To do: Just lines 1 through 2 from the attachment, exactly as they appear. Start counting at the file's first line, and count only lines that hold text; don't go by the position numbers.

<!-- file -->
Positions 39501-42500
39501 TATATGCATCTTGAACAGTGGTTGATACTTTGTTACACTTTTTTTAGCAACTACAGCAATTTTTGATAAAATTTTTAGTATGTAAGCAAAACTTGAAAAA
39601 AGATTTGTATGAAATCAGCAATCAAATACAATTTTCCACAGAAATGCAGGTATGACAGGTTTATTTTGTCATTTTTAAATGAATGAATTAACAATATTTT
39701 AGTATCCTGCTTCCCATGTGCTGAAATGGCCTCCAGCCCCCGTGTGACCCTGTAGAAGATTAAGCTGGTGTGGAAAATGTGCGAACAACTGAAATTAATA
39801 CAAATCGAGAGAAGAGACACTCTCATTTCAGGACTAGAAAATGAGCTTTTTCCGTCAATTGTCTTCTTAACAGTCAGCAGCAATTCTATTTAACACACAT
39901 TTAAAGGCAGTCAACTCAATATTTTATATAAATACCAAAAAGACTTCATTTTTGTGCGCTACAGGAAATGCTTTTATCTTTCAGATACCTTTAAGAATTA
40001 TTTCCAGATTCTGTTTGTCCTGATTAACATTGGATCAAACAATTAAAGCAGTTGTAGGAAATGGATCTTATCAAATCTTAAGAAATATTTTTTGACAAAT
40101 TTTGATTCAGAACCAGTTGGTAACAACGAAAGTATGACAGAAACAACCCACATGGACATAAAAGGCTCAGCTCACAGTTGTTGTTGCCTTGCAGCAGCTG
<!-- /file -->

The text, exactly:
Positions 39501-42500
39501 TATATGCATCTTGAACAGTGGTTGATACTTTGTTACACTTTTTTTAGCAACTACAGCAATTTTTGATAAAATTTTTAGTATGTAAGCAAAACTTGAAAAA